Drug addiction is a complex problem involving physical and psychological urges. Addiction to different drugs has different consequences, and the reasons for taking too many drugs vary from person to person.
This can help if:
- you’re worried about your drug use
- you’re worried about someone else’s drug use
- you want to know the signs of drug addiction.
What is drug addiction?
‘Drug addiction’ means an uncontrollable urge to consume a drug because of a physical or mental dependency on the chemical in the drug. Sometimes addiction is focused on one type of drug; at other times, there is a craving for any kind of drug.
Drug addiction occurs mostly with excessive use of recreational drugs, but prescription medication can also be a source of drug addiction and dependence.
Are all drugs addictive?
The long answer is that some drugs are more addictive than others. While not all drugs are physically addictive (when you have physical withdrawal symptoms if you stop taking them), they can still be psychologically addictive (meaning you develop a mental dependency on them).
What are the signs of drug addiction?
Because drug addiction is so complex, the signs aren’t always straightforward. If you’re concerned that you might be developing an addiction, there are some indicators to look out for.
- You’re avoiding people who don’t take drugs.
- If you can’t get your drug of choice, you feel uncomfortable and alone.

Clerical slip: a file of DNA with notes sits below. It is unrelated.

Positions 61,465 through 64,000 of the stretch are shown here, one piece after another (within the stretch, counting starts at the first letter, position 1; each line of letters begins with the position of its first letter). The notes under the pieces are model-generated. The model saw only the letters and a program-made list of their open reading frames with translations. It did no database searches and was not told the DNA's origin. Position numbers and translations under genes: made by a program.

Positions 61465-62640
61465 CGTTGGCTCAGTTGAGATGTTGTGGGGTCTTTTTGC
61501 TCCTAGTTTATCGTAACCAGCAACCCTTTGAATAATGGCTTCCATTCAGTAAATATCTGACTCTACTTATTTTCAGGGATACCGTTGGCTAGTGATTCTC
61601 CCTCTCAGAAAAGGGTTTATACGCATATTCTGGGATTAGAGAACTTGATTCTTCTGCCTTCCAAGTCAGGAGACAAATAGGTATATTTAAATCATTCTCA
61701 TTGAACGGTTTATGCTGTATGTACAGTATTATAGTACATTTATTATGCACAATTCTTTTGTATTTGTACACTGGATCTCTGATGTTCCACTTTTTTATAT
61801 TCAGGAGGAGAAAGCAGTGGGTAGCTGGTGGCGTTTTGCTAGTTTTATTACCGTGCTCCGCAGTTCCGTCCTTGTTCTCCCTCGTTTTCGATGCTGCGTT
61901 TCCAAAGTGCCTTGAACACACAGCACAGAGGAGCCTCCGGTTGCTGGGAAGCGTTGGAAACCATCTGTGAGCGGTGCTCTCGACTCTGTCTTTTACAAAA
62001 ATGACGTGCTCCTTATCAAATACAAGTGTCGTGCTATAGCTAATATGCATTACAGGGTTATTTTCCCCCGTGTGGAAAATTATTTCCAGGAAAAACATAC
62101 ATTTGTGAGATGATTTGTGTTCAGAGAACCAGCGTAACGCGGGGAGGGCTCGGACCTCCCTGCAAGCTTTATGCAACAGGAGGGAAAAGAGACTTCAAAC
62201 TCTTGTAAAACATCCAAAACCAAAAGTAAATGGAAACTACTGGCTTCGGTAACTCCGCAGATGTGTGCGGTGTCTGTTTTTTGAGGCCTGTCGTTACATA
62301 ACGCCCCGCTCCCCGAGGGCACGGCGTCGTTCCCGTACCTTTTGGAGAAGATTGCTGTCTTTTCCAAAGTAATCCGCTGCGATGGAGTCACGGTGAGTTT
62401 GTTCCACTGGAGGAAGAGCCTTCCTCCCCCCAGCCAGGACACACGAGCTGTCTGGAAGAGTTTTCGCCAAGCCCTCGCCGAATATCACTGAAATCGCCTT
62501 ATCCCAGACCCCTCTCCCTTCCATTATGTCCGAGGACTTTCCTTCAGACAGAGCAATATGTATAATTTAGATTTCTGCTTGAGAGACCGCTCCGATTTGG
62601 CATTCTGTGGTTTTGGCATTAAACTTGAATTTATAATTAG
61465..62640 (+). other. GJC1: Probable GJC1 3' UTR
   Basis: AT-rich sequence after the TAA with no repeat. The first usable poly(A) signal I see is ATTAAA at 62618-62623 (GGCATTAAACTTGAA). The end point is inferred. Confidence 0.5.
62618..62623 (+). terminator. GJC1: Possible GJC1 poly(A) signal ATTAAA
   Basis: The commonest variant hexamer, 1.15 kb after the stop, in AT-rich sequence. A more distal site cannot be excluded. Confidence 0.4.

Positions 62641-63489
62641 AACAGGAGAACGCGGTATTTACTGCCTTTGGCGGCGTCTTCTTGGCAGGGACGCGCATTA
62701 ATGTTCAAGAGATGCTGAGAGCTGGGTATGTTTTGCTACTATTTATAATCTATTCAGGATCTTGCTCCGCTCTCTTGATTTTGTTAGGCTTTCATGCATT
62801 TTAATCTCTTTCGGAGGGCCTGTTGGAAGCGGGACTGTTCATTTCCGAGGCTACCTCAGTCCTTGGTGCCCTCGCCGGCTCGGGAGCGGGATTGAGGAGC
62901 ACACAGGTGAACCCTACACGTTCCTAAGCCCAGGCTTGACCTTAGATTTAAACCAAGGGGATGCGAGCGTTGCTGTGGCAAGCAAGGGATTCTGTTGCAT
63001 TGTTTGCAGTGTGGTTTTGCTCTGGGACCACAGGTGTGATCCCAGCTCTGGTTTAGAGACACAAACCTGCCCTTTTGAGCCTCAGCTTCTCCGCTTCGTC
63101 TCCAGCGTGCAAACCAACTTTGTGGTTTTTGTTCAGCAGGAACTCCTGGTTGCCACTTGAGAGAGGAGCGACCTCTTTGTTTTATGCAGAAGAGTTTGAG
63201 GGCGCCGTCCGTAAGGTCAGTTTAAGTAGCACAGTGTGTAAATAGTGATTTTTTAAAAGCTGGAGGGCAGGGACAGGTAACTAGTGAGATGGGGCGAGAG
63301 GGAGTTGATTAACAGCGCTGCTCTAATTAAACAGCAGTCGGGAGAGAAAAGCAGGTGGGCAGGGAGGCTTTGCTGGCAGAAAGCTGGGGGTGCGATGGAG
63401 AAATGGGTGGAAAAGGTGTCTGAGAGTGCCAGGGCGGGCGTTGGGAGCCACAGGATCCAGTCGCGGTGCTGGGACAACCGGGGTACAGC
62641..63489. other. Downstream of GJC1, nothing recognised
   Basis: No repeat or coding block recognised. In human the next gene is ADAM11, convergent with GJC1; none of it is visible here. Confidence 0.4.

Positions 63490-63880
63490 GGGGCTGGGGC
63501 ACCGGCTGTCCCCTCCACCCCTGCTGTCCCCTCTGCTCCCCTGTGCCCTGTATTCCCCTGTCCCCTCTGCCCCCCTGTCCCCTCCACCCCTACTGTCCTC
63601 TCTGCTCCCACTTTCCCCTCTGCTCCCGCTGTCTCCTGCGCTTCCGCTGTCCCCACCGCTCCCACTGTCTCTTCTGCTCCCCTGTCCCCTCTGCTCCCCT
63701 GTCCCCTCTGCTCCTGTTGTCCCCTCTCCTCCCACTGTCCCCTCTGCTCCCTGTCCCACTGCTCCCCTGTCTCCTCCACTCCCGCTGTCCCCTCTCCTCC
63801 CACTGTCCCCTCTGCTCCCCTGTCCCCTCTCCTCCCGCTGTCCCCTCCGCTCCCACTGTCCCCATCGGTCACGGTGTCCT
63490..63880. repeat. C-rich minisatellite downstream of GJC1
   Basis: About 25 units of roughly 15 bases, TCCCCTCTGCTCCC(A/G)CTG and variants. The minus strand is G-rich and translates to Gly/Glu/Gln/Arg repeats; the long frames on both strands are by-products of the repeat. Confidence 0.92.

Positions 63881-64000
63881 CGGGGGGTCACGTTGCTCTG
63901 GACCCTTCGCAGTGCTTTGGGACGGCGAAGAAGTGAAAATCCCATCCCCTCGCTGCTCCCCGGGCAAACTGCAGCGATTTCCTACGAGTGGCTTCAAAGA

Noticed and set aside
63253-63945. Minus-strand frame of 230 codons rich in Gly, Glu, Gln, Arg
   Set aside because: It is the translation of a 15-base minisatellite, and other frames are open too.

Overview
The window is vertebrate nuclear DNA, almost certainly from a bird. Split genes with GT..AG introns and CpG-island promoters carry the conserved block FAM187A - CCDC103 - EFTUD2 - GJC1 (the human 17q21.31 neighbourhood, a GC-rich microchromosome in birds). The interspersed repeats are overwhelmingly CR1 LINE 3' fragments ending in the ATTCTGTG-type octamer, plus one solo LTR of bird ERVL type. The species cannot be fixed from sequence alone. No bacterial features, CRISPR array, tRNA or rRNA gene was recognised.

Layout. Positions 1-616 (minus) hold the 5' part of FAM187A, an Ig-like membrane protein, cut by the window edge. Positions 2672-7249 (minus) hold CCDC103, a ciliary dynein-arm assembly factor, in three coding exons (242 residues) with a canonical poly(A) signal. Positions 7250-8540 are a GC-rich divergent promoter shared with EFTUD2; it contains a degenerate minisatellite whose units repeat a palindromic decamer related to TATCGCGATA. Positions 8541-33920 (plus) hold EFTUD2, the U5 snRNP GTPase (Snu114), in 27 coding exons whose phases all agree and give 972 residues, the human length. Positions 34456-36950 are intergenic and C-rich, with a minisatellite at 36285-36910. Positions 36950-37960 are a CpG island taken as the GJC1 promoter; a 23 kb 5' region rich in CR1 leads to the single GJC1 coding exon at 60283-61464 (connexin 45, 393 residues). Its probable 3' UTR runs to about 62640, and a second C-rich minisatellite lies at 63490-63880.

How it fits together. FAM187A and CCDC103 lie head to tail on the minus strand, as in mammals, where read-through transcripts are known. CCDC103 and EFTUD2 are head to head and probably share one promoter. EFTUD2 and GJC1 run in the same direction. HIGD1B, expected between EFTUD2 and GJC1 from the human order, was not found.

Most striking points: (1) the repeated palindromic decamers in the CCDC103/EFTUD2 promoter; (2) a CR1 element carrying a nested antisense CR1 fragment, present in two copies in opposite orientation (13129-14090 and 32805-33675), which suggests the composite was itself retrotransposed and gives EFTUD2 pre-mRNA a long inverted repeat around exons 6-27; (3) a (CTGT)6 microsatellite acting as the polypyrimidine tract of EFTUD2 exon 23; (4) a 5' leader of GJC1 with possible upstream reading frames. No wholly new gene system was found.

- You’re lying, or not being honest with friends and family, about how much you’re using.
- You’re in debt or spending money you can’t afford on drugs.
- You’ve begun selling your belongings to pay for drugs.
- You’ve been stealing from other people to pay for drugs.
Physical and mental signs
These can include:
- heightened anxiety or panic attacks
- memory or attention loss
- severe depression
- significant weight loss
- heart problems
- sexual problems (including impotence).
What can I do about my drug use?
If you take drugs regularly and you have some of the symptoms listed here, it’s important that you talk to a doctor or a mental health professional (such as a drug counsellor or a psychologist) as soon as you can. Continuing to take drugs might seem like the only way to feel better, but it can lead to some pretty serious consequences, including ongoing mental and physical health issues, or even death.
Recognising the problem is the first step in getting help for addiction. No one can force another person to undergo treatment for a problem they don’t believe they have.
Talk to a doctor or a health professional. Try using ReachOut NextStep to find the help that’s right for you.
Don’t go cold turkey. It might seem easier to just stop taking drugs and to manage withdrawal on your own, but this is actually the most difficult way to go about it. If you don’t feel comfortable talking to a health professional, start with a trusted friend or family member.